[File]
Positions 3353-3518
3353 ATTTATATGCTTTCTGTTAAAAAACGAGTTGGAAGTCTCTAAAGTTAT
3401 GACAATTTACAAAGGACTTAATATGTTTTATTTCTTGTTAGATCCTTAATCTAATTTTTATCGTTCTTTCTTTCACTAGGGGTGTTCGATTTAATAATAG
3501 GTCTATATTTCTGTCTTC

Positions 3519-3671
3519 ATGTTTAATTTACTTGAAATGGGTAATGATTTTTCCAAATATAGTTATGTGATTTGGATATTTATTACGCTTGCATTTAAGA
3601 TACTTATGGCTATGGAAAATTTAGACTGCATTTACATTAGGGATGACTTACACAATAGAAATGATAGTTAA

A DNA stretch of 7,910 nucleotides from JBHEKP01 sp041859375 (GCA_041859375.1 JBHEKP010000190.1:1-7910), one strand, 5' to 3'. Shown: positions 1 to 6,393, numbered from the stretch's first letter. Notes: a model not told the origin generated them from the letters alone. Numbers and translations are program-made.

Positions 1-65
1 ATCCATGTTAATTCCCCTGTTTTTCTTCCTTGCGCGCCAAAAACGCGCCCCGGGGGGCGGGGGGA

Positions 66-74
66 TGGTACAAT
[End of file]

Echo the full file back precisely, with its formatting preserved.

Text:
Positions 3353-3518
3353 ATTTATATGCTTTCTGTTAAAAAACGAGTTGGAAGTCTCTAAAGTTAT
3401 GACAATTTACAAAGGACTTAATATGTTTTATTTCTTGTTAGATCCTTAATCTAATTTTTATCGTTCTTTCTTTCACTAGGGGTGTTCGATTTAATAATAG
3501 GTCTATATTTCTGTCTTC

Positions 3519-3671
3519 ATGTTTAATTTACTTGAAATGGGTAATGATTTTTCCAAATATAGTTATGTGATTTGGATATTTATTACGCTTGCATTTAAGA
3601 TACTTATGGCTATGGAAAATTTAGACTGCATTTACATTAGGGATGACTTACACAATAGAAATGATAGTTAA

A DNA stretch of 7,910 nucleotides from JBHEKP01 sp041859375 (GCA_041859375.1 JBHEKP010000190.1:1-7910), one strand, 5' to 3'. Shown: positions 1 to 6,393, numbered from the stretch's first letter. Notes: a model not told the origin generated them from the letters alone. Numbers and translations are program-made.

Positions 1-65
1 ATCCATGTTAATTCCCCTGTTTTTCTTCCTTGCGCGCCAAAAACGCGCCCCGGGGGGCGGGGGGA

Positions 66-74
66 TGGTACAAT